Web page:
Changing Jobs . . . Again

If it feels like I just wrote a post about changing jobs, this isn't a Groundhog Day situation because I did in October of 2022. I'm changing jobs for the second time in less than a year, and while that kind of frowned upon in the professional world, it's an incredible opportunity for me. I've spent the past 10 months with the Emergency Medical Services and Preparedness Section as a Management Analyst III doing fiscal work and special projects in Smyrna. My tenure with that office will end just two days shy of 11 months. Staying there at least a year would have been optimal, well not leaving at all would have been the best case scenario, but I couldn't pass up applying for my new position.

There were a lot of factors that went into the decision to even apply and even more that had to be considered before accepting if it got offered to me. My time in my current section has been an absolute whirlwind and as I like to put it "a crash course in fiscal and grant management". Using all of the knowledge and experience I've gained over the past 10-11 months will help me excel in my new position. I'm truly going to miss the people I've been working with. I came into a section with two other people on the same day and then we subsequently lost a handful of others while I've been there. However, we were able to build a great little group within our much larger section and that's what I'm going to miss the most.

I find the subject matter of the work the Preparedness Section does to be endlessly fascinating. If you know me personally, you know I have a pension for all weather and disaster related phenomena. Had I been in a programmatic role within that section instead of my current fiscal role, I might have stayed. In the end, while I'm very capable of balancing budgets and doing grant management, it just isn't what I want the primary function of my job to be. Those things will be part of my new job, but I'll be supervising someone doing the majority of the fiscal work. That's enough teasing, let's get to the big reveal.

Last week I accepted the role of Primary Care Office Director in the Bureau of Health Planning and Resources Management. The official state job title is Public Health Treatment Program Administrator, but the office contains both Primary Care and Rural Health programs and my job duties are Primary Care focused. If the name of the section sounds familiar to you at all, it's because I worked there for almost 10 years before moving into my current position with EMSPS. That's right, I'm going back to my old section. I'll now be in a managerial role and second in command of the tiny five person section. I was obviously a natural fit to move into the role because of my experience, but now even more so after rounding out the skills I didn't have in grant work.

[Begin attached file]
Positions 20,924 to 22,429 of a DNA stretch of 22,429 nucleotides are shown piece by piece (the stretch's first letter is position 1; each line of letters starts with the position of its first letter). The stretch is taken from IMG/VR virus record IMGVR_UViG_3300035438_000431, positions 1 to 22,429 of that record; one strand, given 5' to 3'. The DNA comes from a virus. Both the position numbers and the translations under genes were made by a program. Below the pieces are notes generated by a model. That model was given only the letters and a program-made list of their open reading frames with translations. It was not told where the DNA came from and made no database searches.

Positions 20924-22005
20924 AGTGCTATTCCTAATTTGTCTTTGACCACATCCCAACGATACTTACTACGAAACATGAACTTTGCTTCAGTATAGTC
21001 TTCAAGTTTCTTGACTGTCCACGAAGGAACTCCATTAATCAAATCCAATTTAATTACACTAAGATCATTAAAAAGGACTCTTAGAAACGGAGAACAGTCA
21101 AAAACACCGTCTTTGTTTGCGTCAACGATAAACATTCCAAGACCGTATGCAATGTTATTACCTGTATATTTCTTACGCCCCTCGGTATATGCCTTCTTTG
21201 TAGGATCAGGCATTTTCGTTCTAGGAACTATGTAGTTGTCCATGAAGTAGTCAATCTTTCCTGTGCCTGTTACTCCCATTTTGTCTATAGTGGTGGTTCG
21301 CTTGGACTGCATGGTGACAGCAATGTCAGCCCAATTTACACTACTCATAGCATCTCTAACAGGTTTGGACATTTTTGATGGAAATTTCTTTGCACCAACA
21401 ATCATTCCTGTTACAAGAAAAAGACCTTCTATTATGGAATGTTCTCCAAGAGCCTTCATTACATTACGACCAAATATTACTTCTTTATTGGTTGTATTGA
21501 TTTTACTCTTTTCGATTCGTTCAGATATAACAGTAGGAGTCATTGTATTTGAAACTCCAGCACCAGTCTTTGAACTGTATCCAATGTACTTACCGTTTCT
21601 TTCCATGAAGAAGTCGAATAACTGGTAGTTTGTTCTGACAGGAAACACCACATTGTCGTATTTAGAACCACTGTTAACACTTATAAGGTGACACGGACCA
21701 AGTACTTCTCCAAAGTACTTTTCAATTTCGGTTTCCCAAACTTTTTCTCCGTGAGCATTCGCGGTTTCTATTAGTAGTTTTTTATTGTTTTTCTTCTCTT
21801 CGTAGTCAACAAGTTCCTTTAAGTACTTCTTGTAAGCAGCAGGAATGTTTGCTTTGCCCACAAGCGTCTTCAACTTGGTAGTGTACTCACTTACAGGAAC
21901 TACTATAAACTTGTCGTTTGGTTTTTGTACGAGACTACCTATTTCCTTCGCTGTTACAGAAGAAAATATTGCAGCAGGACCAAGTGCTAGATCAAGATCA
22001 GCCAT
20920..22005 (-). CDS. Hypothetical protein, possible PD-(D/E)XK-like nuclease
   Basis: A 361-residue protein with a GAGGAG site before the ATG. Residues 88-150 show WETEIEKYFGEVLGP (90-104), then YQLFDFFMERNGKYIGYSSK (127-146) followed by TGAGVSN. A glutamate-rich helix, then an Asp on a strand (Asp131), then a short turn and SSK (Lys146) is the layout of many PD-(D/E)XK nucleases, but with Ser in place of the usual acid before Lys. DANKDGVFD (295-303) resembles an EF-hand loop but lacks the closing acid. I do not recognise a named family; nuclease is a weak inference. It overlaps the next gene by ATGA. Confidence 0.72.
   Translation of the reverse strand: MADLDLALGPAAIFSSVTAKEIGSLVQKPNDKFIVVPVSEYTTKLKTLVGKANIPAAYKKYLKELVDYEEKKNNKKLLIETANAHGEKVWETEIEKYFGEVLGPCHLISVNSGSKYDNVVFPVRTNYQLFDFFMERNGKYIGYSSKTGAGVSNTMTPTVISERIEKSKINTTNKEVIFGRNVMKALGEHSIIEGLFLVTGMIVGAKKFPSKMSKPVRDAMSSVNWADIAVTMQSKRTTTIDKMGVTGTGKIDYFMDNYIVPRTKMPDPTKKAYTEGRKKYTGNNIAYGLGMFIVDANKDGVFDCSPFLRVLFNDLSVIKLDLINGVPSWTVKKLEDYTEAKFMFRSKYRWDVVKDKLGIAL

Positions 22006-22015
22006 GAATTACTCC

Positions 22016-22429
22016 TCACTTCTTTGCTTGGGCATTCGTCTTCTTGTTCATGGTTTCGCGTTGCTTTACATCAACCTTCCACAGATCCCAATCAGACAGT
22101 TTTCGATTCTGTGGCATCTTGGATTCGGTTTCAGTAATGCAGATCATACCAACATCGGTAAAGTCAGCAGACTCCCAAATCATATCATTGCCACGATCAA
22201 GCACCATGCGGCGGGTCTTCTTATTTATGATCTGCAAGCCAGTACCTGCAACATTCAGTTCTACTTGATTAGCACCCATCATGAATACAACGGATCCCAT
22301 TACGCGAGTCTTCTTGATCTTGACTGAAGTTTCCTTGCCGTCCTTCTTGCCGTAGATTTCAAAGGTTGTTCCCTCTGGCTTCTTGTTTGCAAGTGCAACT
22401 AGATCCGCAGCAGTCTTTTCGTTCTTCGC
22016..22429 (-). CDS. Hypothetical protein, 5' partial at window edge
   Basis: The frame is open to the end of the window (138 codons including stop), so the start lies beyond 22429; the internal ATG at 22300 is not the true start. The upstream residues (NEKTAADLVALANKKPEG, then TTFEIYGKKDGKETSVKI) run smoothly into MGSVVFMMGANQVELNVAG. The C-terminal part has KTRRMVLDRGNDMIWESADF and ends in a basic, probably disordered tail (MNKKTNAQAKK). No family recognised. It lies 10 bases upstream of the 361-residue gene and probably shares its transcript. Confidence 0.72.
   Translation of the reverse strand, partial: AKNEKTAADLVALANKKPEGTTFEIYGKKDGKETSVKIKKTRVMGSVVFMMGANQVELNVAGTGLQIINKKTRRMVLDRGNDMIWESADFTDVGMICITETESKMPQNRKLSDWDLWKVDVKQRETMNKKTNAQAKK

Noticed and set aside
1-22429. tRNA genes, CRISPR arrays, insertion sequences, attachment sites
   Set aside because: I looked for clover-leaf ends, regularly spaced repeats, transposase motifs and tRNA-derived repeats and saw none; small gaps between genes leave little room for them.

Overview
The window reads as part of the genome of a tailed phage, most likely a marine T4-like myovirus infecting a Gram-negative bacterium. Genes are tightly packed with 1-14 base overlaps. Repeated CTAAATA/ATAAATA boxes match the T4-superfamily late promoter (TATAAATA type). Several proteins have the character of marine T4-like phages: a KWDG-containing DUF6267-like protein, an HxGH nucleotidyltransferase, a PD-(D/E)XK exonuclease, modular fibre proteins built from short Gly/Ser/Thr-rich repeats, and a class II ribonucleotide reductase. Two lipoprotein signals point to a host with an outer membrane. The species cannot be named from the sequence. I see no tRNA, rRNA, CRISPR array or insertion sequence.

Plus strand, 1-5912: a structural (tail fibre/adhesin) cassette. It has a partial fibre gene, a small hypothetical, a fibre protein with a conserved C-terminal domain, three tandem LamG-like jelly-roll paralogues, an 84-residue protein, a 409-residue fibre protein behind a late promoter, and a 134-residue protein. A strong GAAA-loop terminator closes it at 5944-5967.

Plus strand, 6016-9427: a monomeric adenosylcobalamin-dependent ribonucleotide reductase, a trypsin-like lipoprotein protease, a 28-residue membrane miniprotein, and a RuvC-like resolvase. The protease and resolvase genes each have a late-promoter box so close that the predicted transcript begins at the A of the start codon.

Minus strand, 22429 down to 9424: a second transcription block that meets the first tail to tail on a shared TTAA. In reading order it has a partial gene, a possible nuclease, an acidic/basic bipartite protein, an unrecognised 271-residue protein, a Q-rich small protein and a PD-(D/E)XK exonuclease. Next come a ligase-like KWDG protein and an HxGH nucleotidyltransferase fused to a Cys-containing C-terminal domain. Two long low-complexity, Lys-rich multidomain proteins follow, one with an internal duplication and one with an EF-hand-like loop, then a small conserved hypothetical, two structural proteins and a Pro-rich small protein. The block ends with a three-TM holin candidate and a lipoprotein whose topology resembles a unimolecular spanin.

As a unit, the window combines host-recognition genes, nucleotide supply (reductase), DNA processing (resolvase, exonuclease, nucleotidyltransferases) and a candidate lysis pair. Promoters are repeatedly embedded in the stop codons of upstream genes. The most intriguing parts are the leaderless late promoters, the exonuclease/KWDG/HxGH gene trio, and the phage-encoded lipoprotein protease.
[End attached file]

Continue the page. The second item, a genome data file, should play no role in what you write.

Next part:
I am really looking forward to the new challenges I'll face as we work to make access to healthcare better for all Delawareans. Going back to a section where I'm very familiar with the work and people should make the transition into the role very smooth. I'll be commuting back to Dover to the building the section was in originally before moving to the building I was working in before leaving. They've done extensive renovations that have made the work space much better than before. My new position comes with a two pay grade bump and my own office like I have now. As I mentioned I'll be doing some supervising as well, which is basically new to me because I only did some while working for a credit union in NY over a decade ago. I've been told that I'd be a good manager by people within Public Health and don't foresee any real struggles with that. I am, after all, an awesome human being who is easy to get along with.

I never expected to rise to this level within the State government, after sort of stumbling into working there in the first place. I'm still fairly young and have quite a few years left to work if I want full pension and benefits, so who knows where things will lead. But for now I'm going to focus on this new chapter in my career and do everything I can to make access to healthcare in Delaware better.


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